Newest and shiniest isn't always the best answer. 
 
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Offline james_s

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Re: Bubble memory
« Reply #16 on: March 10, 2019, 05:03:08 pm »
It's largely exactly this, machine shops are dirty environments, prior to the modern fully enclosed machines that have fancy mist extraction systems the cooler would form a haze in the room that resulted in a sticky film all over everything. It's very hard on things like disk drives and disks. It's also not common for a machine to be run for 30 or 40 years so a shop operating in the 80s would likely have a bunch of equipment from the 60s and 70s. Machinists are typically not computer enthusiasts, particularly decades ago. If you had a bunch of guys who knew how set up and run paper tape driven machines and the machines got the job done there was no reason to change. My friend's shop was in its earlier days running a lot of 1970s machines which by the mid 90s had been updated to modern controls using PCs mounted in filtered cabinets but they still had the paper tape readers intact when acquired. Even the fairly modern 5 axis machines that sell for >$100k still have floppy drives and run WinXP embedded. Like aviation it's a conservative industry, shops have millions of dollars tied up in equipment that has a long payback period, change happens slowly.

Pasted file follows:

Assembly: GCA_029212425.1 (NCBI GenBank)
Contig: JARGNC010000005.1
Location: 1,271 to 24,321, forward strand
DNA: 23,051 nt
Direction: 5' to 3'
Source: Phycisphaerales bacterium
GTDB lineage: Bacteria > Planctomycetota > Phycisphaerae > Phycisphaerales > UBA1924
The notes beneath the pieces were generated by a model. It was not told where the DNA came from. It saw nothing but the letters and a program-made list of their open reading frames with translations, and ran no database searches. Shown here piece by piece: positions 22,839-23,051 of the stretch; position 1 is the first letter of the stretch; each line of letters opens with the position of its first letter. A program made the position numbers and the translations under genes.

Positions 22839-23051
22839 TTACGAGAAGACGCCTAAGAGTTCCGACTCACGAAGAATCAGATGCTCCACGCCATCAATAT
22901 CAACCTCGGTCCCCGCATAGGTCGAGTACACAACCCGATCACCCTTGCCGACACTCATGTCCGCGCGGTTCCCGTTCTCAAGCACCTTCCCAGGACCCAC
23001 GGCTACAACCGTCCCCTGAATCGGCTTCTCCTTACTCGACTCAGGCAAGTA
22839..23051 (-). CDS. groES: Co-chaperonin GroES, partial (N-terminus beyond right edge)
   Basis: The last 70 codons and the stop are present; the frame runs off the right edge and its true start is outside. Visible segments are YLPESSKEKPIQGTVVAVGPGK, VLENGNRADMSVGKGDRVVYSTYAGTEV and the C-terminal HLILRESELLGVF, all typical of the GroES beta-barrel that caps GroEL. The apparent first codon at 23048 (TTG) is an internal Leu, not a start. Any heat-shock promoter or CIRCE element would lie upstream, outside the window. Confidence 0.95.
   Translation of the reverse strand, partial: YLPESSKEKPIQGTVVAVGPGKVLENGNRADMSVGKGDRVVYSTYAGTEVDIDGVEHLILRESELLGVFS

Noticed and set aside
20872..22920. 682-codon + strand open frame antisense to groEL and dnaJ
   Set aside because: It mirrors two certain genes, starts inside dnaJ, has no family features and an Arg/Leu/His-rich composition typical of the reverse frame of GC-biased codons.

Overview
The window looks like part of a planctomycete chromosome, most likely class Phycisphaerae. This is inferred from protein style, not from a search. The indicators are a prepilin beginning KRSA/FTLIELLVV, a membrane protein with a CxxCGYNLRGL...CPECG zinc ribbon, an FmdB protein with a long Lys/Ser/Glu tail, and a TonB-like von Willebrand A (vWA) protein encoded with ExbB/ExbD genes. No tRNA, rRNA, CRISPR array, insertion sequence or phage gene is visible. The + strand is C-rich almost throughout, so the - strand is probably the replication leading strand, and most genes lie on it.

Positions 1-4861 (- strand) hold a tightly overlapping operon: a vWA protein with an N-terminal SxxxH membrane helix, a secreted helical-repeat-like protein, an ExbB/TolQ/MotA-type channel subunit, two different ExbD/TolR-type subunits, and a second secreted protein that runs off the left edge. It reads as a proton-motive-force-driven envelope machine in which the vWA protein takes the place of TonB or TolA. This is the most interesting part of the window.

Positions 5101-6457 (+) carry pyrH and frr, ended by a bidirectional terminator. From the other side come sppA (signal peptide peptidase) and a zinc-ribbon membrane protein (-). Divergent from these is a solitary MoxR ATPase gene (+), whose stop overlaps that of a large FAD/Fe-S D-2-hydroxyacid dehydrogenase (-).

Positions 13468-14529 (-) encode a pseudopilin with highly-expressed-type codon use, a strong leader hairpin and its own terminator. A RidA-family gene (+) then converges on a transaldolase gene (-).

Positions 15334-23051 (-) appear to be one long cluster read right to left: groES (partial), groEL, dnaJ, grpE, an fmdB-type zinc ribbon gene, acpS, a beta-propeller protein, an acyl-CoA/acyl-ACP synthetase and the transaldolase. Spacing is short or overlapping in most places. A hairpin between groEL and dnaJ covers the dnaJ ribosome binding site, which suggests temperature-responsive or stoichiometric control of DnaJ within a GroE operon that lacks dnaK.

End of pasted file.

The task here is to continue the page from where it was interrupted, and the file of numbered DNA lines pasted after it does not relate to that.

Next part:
Offline barbeque

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Re: Bubble memory
« Reply #17 on: March 15, 2019, 02:19:17 am »
Not quite old enough to have used a paper tape in anything other than a hobby capacity; how did they keep the tape and its reader sealed from the dirt and grime from a factory environment?